you know it’s going bad when you are forced to publicize a single Successful enrollment, as opposed to, you know, data of total enrollment.

  20. Hey, give them a break! It’s really hard to manually replicate what the software is supposed to be doing and then feed the results back through the website.

    1. I just pictured Sebelius in a boiler room whipping monkeys that are furiously typing on keyboards.

      1. Shh. Don’t get Almanian fired up this early in the day.

      2. enough of Almanian’s sexual fantasy.

  21. Just How Low Is Enrollment In Obamacare’s Federal Exchange System?

    low low low low low low low low

    1. When I followed your link, the add on youtube before the video was for “Poo Pourri”

  22. Funny how none of the resident sock puppets have showed up. Almost as if they don’t have talking points to defend this

    1. They’re too busy hitting f5 on those obamacare enrollment pages.

    2. Let me try.

      You have to wait for the page to load to find out what’s on it.

      It’s obviously a failure of the corporations that the government hired.

      Obama can’t be held responsible for everything that the government does.

      Republicans sabotaged the deployment process.

      A classical liberal such as myself understands the need for more patience during product rollouts.

      1. Republicans sabotaged the deployment process.

        Ding ding ding!

        “Well, it would’ve went off without a hitch but shutdown/sekwester”

  23. …”on the condition of anonymity out of concern for possibly offending the Obama administration.”…

    Comrade Obama could call Comrde Beria.

    1. +BrotherNumber1

  24. It would be interesting to see if the contracts (no-bid of course) for the programming were awarded to the DEM’s cronies (i.e. friends, relatives, donors) who likely did not have the horsepower to pull it off but got lots of money in the process.

    1. Interesting?

      More like predictable.

  25. Just sent a message to Enroll America, that ‘non-profit’, asking who funds them.
    You’ll forgive my suspicion that it’s either the US gov’t or some Obama-backing fund.

    1. They list their board of directors: http://www.enrollamerica.org/a…..-directors

      It includes people from Kaiser Permanente, Blue Shield, and Teva Pharmaceuticals, among others. You know, totally disinterested parties.

      1. I saw that, and those might well be the funding source, too.
        No answer yet.

  26. one insurance industry official, who like many in the industry, spoke on the condition of anonymity out of concern for possibly offending the Obama administration

    “Say, that’s a nice insurance company you’ve got there, be a shame if something happened to it.”

  27. I can’t remember whether it was Sebelius or someone else that said it, but one recent talking point that really stuck out over the last few days was something like, “This is a marathon, not a sprint.” I momentarily considered what might happen if I were to use that on my boss when there’s a major project deadline fast approaching and I’m tasked with restoring a data server that just crashed hard. I’m pretty sure I’d be called into HR to have a very blunt, one-sided conversation in a heartbeat. This sentiment actually perfectly illustrates the work ethic of our benevolent progressive overlords. No matter how high the stakes may be, they relentlessly cling to the puerile notion that slow and steady always wins the race.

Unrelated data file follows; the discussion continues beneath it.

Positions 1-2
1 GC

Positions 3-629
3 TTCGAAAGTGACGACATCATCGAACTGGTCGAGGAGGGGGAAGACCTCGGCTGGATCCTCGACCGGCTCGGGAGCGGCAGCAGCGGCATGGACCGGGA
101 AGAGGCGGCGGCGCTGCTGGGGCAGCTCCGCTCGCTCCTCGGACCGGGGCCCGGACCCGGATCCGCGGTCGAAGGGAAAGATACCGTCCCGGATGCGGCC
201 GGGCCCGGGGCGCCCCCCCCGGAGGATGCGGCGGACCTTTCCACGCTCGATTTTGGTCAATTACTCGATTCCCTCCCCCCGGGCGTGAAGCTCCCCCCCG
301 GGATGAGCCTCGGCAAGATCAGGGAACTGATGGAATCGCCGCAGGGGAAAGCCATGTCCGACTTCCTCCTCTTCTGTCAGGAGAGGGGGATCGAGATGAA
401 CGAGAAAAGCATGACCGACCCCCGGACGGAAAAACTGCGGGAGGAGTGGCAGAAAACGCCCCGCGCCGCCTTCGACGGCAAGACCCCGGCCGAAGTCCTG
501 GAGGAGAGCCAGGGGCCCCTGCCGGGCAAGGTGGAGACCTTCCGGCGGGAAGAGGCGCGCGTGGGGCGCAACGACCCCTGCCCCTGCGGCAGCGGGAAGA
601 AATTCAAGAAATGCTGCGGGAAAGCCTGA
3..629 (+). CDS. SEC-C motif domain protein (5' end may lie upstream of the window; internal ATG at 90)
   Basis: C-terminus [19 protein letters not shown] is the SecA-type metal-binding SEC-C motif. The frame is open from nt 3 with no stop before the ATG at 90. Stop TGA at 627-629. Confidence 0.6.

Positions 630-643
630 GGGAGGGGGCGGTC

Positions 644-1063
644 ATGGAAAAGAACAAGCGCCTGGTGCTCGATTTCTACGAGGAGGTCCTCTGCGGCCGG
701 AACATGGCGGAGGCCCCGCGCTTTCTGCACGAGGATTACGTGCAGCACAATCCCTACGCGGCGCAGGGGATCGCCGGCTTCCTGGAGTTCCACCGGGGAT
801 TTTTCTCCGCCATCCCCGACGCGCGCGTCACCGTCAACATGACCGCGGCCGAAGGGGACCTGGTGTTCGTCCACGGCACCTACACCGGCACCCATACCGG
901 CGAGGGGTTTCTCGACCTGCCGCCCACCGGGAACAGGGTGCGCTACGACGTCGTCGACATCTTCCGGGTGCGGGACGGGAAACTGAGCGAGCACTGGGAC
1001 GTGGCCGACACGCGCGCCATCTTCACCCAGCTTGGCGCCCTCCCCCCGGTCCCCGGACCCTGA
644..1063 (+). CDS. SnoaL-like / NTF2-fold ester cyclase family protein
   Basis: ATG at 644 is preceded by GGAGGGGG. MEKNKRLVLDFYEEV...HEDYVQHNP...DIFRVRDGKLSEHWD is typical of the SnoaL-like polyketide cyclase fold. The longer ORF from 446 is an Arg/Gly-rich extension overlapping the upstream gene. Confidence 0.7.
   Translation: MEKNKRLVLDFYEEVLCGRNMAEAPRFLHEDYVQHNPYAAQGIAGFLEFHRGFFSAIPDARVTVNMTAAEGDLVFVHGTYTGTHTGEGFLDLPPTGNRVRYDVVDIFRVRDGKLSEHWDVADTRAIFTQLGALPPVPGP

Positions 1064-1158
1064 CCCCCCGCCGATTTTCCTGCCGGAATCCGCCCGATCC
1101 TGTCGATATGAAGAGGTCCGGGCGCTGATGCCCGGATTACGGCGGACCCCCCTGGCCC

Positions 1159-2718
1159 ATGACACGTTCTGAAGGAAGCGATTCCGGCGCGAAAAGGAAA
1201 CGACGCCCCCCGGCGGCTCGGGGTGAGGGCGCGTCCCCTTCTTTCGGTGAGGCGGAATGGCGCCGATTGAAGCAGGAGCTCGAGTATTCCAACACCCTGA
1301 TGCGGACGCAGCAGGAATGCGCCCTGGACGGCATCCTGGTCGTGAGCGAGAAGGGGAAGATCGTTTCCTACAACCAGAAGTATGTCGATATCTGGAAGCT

1. The problem is that somewhere along this “marathon” trail are the administration’s version of the Tsarnaev brothers. Btw, does this ice queen ever crack a smile?

      1. she smiles when she is laughing at you and me

    2. Likely your boss is focused on evil profits.

  28. So, I tested ObamaCare enrollment. I was successful with no glitches. I entered bogus information – home address, birthdate, and Social Security number. If it uses SSN for anything, I foresee problems – from identity theft to someone innocently mistyping their SSN and possibly excluding the real SSN-holder from access.

  29. Coveredca.com is running smoothly for the most part, although I haven’t tried to register. Also, according to their calculator, I qualify for medi-cal! Does that mean I don’t have to buy insurance? Hopefully.

    I took a look at their “health plan benefits comparisons chart” just in case. According to the chart, the maximum out of pocket cost for one person is $6,350. I’m assuming you’ll pay that much if you pretty much live in a hospital. If I only see my primary physician twice a year and go to the emergency room once, the premiums and copays should add up to over 1,000 dollars.

    That’s not bad, but can lower middle class in CA (older, Latino, and already suffering from various diseases) afford to pay 1,500 dollars for healthcare?

  30. People are lined up around the block to buy concert tickets, but the computer is on the fritz and only a few lucky ones have been able to buy tickets.

    Tell me, which is the better indicator of the desire to hear the concert, the number of current ticket holders, or the line around the block?

    1. Tell me, which is the better indicator of the desire to hear the concert, the number of current ticket holders, or the line around the block?

      It’s more like an ice cream truck with a broken refrigeration unit.

      1. But what’s the answer to my question?

        1. You posit a false dichotomy, so the answer to your question is “purple”.

    2. How many of them waiting to log on are the same as those who cause more accidents because they are gawking at accidents on the 405?

      Bet many of them just want to look at the train wreck.

      Speaking as a former California resident who is far happier in a northwestern tier red state. Come and visit, spend money as a ron-resident tourist and then you can leave.